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PALM HARBOR – If the charges are true, it’s not the first time Zed Turner posed as a legitimate accountant to steal hundreds of thousands of dollars from an unsuspecting client.
In 1997, he was charged with stealing more than $250,000 from an 88-year-old blind woman from Palm Harbor. He later pleaded guilty and, in exchange for his plea, received four years of probation and paid $107,000 in restitution.
Now Pinellas County sheriff’s detectives say that Turner has returned to his old ways. This time, they say, Turner, 52, of Oldsmar stole more than $375,000 from a dental office where he had been hired to handle the company’s payroll.
Deputies arrested Turner on Monday night on a grand theft charge. He was being held in the Pinellas County Jail on Tuesday in lieu of $375,000 bail. His attorney, Robert Eckard, declined to answer questions, saying he hadn’t seen the Sheriff’s Office investigation.
According to authorities, Turner was hired Jan. 1, 2003, to handle the payroll taxes for a dental business owned by Harry A. Insko at 4050 Tampa Road in Oldsmar. Turner presented himself as a certified public accountant, but he holds no such license in Florida.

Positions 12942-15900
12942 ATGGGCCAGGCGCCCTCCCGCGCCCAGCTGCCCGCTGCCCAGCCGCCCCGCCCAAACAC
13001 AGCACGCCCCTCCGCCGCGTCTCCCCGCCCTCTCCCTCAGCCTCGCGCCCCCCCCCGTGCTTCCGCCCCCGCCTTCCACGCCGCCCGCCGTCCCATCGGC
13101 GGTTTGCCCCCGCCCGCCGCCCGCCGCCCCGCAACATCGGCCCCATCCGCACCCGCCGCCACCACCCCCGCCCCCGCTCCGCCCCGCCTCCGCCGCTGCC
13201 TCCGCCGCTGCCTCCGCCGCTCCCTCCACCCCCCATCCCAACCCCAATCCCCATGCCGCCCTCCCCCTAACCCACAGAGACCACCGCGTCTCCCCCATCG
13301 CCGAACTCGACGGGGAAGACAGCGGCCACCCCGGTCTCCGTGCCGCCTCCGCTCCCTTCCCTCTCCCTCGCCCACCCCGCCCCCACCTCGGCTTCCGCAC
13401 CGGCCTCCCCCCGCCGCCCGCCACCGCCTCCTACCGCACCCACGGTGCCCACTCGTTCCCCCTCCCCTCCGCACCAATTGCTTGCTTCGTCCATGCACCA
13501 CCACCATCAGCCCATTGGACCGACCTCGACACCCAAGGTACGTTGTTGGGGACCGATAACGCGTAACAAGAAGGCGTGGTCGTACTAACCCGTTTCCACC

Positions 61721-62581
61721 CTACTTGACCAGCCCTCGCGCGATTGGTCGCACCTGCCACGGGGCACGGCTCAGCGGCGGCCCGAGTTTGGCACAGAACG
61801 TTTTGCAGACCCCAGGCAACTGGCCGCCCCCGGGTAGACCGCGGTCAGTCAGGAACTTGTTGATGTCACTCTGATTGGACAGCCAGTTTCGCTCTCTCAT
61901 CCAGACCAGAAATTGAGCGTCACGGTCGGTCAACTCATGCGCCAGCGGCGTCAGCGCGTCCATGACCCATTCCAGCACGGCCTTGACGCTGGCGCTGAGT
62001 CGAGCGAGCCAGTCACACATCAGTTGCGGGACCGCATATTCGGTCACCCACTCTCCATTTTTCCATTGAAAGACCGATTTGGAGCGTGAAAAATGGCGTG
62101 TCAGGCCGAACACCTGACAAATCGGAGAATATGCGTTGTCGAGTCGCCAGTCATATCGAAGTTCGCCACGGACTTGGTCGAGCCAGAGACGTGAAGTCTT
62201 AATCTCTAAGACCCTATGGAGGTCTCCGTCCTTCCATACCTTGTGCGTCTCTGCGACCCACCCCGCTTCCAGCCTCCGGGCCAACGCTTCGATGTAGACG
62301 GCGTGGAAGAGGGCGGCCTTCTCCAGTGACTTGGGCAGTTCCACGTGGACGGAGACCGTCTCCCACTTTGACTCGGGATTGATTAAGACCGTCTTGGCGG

Turner was supposed to prepare the employees’ checks, deducting income and Social Security taxes, detectives said. Turner then had Insko cut him a check in the amount of the taxes, saying that he would forward the money to the Internal Revenue Service and Social Security Administration.
Turner, though, kept the money for himself and successfully avoided detection for three years, authorities said. He used the money for his mortgage payments, airline tickets and a new GMC Yukon sport utility vehicle.
“We’re in shock,” said Jan Boromei, an office receptionist and sister-in-law of Insko. “Turner was someone we trusted. To meet him, you’d never know it in a million years. … When we all found out, we were nauseous. That’s how sick we were.”
Insko was out of town and unavailable for comment.
The truth about Turner emerged in June 2006 when the Insko family got a letter from the IRS, authorities said. They later learned from the IRS that no tax papers had been filed for 2003 through 2006.
The Inskos turned to the Sheriff’s Office, and Detective David Kavanagh in the economic crimes unit took up the investigation. Kavanagh said Tuesday he feared there might other victims who have not come forward or even realized they have been taken.
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Content retrieved from http://www.sptimes.com/2007/03/21/Northpinellas/Man_again_accused_of_.shtml